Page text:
1.3 The Problem of the Zero-Point Vacuum Energy

One of the most important unsolved problems of physics is the problem of the divergent zero-point energy of the vacuum, shared by all fundamental fields. If a field is decomposed into harmonic oscillators, then for each oscillator quantum mechanics predicts a zero-point energy equal to (1/2)ħω. With 4πω2dω oscillators in between ω and ω + dω, the spectrum of the zero-point energy has ω3 frequency dependence, the only one which is Lorentz invariant. Because it is divergent, it should lead to an infinite vacuum energy with an infinite mass, resulting in very large gravitational fields, obviously not observed. There can be no doubt in the reality of the zero point vacuum energy, because it not only makes itself felt in the Lamb shift, but also shows up in the macroscopically observed Casimir effect. The zero-point energy of the vacuum more than anything else shows that there must be an effect by which its large mass density is compensated. Cutting off the zero-point energy at some frequency not only would destroy Lorentz invariance, but because the cutting off presumably would have to be done at some high frequency, it would left uncompensated the zero-point energy up to the cut-off.

The problem of the zero-point energy is closely connected with the problem of the vanishing cosmological constant [3]. To be consistent with the astronomical evidence, the cosmological constant must be very small, if not zero. The smallness of the cosmological constant is, for this reason, further strong evidence for a mass-compensating effect.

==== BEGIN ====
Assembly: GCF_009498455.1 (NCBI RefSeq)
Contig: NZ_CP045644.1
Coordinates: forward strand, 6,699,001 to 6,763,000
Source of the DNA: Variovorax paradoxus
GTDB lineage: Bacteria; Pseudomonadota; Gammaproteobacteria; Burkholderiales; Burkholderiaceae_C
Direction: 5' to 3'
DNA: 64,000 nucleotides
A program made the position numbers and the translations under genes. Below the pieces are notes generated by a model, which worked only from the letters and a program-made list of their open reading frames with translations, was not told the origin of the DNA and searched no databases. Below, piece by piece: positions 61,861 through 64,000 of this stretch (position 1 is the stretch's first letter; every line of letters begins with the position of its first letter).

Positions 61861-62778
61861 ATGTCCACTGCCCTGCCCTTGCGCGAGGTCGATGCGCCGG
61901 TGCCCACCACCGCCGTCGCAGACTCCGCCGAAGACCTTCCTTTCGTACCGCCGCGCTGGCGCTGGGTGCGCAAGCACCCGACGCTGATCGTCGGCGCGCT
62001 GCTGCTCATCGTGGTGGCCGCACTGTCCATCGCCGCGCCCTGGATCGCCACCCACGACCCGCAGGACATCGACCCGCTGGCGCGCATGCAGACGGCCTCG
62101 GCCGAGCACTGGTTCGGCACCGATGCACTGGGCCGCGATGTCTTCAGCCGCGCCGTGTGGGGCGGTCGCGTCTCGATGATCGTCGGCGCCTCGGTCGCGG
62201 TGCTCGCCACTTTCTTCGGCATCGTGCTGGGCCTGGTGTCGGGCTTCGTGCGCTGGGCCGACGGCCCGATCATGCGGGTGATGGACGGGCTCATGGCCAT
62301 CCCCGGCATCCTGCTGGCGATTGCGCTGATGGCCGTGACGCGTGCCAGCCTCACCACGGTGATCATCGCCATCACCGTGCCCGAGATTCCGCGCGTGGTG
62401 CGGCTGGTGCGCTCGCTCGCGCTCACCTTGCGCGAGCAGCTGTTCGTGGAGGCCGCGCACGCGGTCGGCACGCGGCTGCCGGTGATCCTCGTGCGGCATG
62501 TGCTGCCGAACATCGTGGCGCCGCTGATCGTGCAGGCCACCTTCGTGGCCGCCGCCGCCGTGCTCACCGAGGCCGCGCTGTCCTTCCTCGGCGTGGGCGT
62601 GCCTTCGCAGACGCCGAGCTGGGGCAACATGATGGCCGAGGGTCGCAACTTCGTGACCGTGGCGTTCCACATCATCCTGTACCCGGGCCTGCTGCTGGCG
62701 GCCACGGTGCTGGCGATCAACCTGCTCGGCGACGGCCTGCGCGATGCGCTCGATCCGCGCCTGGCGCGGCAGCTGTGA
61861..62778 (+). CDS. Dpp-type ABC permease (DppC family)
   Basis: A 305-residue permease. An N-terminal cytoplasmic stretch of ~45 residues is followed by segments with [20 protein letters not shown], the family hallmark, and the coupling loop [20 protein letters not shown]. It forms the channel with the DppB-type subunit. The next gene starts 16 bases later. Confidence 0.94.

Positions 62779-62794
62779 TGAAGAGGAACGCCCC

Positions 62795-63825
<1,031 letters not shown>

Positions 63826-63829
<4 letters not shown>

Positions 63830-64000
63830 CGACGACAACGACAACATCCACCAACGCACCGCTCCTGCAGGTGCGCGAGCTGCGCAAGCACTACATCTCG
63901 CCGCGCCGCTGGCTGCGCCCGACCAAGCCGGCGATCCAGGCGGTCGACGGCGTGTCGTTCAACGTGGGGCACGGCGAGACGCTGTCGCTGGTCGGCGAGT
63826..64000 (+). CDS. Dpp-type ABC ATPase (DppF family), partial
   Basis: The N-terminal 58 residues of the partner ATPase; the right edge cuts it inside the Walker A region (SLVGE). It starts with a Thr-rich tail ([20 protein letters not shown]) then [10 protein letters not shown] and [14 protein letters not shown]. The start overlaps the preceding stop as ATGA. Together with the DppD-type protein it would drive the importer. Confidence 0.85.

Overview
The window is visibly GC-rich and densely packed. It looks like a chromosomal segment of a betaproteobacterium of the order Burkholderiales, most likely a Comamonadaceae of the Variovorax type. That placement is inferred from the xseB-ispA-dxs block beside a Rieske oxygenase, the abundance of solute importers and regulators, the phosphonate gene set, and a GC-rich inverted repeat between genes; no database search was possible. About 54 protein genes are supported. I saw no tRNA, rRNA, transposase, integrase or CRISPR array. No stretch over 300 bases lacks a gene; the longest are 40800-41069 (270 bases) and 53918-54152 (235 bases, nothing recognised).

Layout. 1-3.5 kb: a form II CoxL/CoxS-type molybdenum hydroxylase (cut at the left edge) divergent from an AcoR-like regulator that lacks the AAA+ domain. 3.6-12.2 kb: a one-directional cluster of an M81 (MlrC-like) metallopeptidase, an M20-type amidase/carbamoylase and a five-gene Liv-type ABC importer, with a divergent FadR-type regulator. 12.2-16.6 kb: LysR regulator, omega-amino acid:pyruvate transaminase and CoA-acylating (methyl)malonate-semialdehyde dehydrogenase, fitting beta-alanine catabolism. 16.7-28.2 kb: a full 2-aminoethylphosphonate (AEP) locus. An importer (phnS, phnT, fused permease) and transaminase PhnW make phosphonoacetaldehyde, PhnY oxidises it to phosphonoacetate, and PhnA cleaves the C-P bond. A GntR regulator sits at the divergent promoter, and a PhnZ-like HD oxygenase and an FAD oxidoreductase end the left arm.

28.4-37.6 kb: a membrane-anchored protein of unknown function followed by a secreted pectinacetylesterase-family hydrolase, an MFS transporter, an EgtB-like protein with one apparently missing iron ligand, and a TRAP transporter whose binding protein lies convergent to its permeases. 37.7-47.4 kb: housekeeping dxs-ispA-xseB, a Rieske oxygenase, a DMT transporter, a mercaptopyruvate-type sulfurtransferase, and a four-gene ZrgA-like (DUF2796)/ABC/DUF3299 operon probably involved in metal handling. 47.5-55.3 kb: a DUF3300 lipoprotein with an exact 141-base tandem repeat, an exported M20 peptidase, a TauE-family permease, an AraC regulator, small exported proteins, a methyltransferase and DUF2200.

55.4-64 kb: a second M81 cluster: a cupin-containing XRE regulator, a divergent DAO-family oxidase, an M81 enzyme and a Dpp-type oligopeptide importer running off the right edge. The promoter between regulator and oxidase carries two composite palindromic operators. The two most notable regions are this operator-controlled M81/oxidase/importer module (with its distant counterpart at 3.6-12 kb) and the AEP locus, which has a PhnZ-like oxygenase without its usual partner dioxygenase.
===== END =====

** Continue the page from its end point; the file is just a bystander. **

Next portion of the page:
One way a divergent zero point vacuum energy could be made to vanish, at least in principle, is by supersymmetry. It assumes that a bosonic elementary particle has a fermionic partner and vice verse. Because of the negative energy states occurring in the Dirac equation, the positive zero-point energy coming from the bosonic part can be made to cancel in combination with a corresponding negative zero-point energy contribution from the fermionic part. In spite of the nice symmetry it expresses, the simple fact, that no supersymmetric partners for the known elementary particles have ever been found, speaks against supersymmetry. The hope that the supersymmetric particles may be found above a not yet reached energy would really not help because it would mean that the zero-point energy remains uncompensated below this energy. One can, for this reason, say the breaking of supersymmetry generates a cosmological constant. If, for example, the supersymmetric particles would show up above ~1 GeV, the zero-point energy which would be uncompensated up to this energy, would lead to a vacuum mass density comparable to the density of nuclear matter.

In spite of its failure, the idea of supersymmetry provides a hint about the nature of the mass-compensating effect. In supersymmetry, the compensation is caused by the negative energy states and hence mass states of the Dirac equation. This suggests that negative masses are responsible for the compensation of the divergent zero-point energy, but that they are hidden from direct observation. Hypothesizing that both positive and negative masses can coexist as part of the physical vacuum, the zero point fluctuations would not be absent, but rather be compensated in the average.